The State Armed Defence Concept is not a public document. How many people in Lithuania have seen it? Is it only for the eyes of army commanders or do lower officers are familiar with its content too?

JO: One must know only what one must know, as the saying goes. Commanders are informed as much as they need to be informed, while unit chiefs know their bit. This is standard scheme in military structures.

JVŽ: A rather big number of people are working on these plans anyway, because they cover a variety of areas: planning, budget, army goals, particular tasks for army units and operative directions. When we were preparing the previous plans, we had extensive discussions with army division commanders as well as joint staff officers. Reaching the agreement involved discussion and much disagreement.

General, you have been in the army for many years, you’ve seen a fair number of concepts and strategies. How have they changed since before our NATO membership, after it and now?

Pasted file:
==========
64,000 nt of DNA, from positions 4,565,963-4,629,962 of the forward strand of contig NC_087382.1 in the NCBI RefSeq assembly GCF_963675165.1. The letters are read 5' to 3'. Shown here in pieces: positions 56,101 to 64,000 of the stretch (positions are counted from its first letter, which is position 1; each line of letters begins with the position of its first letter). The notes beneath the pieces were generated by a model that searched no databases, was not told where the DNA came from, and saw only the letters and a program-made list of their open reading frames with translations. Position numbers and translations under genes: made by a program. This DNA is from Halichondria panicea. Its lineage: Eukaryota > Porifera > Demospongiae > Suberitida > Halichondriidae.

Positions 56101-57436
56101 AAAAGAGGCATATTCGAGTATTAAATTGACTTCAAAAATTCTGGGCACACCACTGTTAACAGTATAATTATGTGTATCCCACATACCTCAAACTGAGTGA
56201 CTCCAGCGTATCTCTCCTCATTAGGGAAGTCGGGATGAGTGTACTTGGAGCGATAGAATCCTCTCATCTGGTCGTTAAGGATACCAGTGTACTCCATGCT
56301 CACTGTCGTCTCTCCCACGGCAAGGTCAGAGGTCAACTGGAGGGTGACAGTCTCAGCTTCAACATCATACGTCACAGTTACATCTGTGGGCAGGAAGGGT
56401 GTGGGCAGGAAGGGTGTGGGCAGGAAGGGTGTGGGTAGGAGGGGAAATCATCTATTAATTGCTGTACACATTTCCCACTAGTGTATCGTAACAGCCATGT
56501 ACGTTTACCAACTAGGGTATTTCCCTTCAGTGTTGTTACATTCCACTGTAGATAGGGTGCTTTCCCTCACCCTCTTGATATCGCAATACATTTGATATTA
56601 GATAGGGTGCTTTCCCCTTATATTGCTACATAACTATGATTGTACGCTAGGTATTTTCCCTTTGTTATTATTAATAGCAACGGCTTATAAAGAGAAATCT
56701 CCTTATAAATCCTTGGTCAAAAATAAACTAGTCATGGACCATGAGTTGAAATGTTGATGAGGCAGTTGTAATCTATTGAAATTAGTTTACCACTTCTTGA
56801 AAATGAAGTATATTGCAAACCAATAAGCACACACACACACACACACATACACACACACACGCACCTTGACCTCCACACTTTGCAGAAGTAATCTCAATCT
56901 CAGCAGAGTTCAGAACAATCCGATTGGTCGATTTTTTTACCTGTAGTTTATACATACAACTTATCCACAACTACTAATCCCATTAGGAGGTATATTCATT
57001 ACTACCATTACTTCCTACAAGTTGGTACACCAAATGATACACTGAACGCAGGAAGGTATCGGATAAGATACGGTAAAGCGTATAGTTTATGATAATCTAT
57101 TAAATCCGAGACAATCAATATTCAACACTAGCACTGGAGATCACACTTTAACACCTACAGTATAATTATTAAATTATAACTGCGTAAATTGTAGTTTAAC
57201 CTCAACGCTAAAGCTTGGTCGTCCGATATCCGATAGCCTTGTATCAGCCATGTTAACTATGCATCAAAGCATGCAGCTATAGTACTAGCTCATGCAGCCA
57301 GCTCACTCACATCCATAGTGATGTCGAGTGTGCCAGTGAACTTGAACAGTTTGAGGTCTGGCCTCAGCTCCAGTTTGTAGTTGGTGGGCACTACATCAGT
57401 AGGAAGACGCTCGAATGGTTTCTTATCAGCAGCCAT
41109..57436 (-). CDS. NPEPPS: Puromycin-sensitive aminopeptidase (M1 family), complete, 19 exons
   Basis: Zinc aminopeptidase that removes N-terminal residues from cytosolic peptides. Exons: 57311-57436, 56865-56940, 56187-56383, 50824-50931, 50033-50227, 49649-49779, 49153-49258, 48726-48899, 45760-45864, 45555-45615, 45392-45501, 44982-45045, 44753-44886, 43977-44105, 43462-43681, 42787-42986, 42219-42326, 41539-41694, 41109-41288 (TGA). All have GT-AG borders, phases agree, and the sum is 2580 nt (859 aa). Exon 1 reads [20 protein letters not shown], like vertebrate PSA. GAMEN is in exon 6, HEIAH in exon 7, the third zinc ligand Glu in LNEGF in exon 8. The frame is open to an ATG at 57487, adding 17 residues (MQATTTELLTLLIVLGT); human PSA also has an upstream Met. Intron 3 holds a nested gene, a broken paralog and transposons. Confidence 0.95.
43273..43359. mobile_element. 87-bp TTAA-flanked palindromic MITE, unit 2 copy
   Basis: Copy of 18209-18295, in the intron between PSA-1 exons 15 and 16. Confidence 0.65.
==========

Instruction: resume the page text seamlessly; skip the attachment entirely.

JVŽ: They are different in many ways. The situation when the Lithuanian army had just been formed was unlike what it is now. There were plans about how the army should be organized – volunteer forces, the Iron Wolf brigade, other units. Then followed the NATO accession period, when we had to draft plans for membership. We had to meet many conditions presented by NATO experts. After we joined NATO, we had to take on certain responsibilities: international missions, forming a combat group, our part in NATO’s rapid response force, etc. Different tasks at different times.

How often are defence plans usually updated?

JVŽ: There is no set pattern, it depends on circumstances. If the situation demands that we revise defence plans and take on new responsibilities, we must do it whenever it comes up.

Minister, there have been talks, including among former ministers, about reintroducing conscription. This would allow to expand reserve forces and train more people, as the argument goes. Are you considering this option?